Who Can Hold Accountable Under Law After Daming Report To Dreamworld Tragedy?
McDougall wrote “that there is not any proof Dreamworld conducted a suitable risk assessment from the thirty decades of operation of this ride” and the security systems in place were “frighteningly unsophisticated”.
His judgment has been damning for the business: All these failings, he said, led to the deaths of those four victims. This is a record which pulls no punches.
Former Ardent Leisure CEO Deborah Thomas responded instantly, stating the findings have been “a significant landmark in the extensive and continuing investigation” to the deaths and she expected that the recommendations will stop such a tragedy happening again.
Fees Under Workplace Laws
In such instances, prosecutions are more inclined to be based on office laws made for this particular function.
Nonetheless, it isn’t the function of coroners to put charges they just put their findings prior to the applicable government for consideration.
A famous case in point is that a coroner’s unequivocal discovering in 1999 which Domenic Perre had left and delivered a parcel bomb into the Adelaide office of the National Crime Authority that murdered a police officers in March 1994. Twenty decades after, Perre was committed to stand trial on a charge of murder as a consequence of succeeding police enquiries to the detective’s departure.
He called on the Queensland Office of Industrial Relations to contemplate prosecutions from Ardent Leisure.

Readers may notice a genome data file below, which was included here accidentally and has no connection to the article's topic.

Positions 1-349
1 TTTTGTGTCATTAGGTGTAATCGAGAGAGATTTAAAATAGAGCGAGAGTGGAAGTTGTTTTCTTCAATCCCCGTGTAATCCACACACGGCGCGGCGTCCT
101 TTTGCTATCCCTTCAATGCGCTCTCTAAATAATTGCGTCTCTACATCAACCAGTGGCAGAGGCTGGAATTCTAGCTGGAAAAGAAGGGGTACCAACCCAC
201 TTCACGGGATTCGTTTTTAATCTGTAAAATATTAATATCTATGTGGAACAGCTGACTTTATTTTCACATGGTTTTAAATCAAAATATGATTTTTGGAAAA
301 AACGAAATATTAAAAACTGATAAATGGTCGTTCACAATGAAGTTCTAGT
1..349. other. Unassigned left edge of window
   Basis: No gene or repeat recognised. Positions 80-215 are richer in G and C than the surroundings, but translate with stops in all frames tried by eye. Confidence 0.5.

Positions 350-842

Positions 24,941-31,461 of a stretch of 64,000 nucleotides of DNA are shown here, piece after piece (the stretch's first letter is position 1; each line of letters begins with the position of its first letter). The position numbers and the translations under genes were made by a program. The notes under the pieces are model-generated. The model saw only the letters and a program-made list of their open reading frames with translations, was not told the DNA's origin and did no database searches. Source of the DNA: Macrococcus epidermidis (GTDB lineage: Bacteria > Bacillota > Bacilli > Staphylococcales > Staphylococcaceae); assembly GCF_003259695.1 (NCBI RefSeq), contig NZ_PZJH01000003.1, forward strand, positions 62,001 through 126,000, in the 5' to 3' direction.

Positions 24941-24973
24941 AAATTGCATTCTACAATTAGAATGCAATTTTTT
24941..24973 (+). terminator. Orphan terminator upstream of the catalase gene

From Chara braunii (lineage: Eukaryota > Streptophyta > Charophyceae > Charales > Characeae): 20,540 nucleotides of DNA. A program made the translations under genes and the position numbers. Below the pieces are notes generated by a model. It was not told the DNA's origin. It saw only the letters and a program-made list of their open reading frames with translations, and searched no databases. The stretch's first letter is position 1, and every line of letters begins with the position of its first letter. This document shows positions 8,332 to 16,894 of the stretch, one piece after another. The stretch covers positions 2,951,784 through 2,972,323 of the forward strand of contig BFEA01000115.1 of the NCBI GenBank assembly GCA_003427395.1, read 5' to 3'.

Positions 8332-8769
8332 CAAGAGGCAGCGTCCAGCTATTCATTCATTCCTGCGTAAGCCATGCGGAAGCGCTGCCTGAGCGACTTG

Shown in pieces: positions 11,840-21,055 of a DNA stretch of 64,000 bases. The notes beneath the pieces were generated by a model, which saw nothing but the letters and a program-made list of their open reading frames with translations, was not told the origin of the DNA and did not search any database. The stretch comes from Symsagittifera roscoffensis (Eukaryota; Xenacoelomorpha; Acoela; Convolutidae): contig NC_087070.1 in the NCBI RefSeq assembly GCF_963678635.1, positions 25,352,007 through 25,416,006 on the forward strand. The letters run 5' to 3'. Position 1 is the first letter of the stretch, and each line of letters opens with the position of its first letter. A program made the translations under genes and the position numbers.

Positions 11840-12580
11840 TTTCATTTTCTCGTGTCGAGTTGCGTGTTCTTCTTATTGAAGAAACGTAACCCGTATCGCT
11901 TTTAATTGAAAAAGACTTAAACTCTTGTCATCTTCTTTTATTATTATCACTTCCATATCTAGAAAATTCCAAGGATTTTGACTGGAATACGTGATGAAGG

These office laws are made to protect all men and women who fall below a duty of care in and around offices, whether they’re visitors or employees.
Under Queensland’s action, an offence was committed if measures aren’t taken to prevent a substantial risk from happening, or when there’s a failure to comply with regulatory requirements.
The prosecution must prove its case with the identical standard employed in most criminal matters where motive or reckless indifference are applicable guilt beyond reasonable doubt.
Manslaughter Charges Aren’t Effective
Queensland’s parliament passed the legislation in 2017 at the aftermath of the deaths of two employees in the Eagle Farm racecourse at 2016. They have been also no doubt affected by the Dreamworld deaths. These laws make it a ton simpler to sentence business supervisors to jail for deaths at work, even in the absence of the direct culpability.
However, the legislation can’t apply retrospectively. Nevertheless, an integral issue for all those promoting industrial manslaughter legislation is the dearth of proof that scapegoating delinquent business executives following a terrible event is very likely to get rid of dangerous practices.
Putting in place significant resources for injury prevention is a much better use of funds than finding error and sending individuals to short periods of imprisonment weeks, or even years, following a catastrophe occurs.
One other important deterrent against these senseless tragedies happening again is that the real heartache of these executives on peak of any irresponsible business, and the danger of reputational harm to them and their business brand.
That reminder has to be sheeted home to all businesses and companies, not only those providing leisure and theme park amusement. There’s an significant part in this respect for people who train company leaders and people who govern their own affairs.
No amount of legal treatment, clearly, may bring family members. We can only expect every business or company in this nation that has people in its maintenance will learn there’s not any cost which may be placed on their security and safety.
Whether prosecutions move and are successful from the Dreamworld catastrophe, each one of those coroner’s recommendations should be implemented immediately. We owe that much to people who grieve now.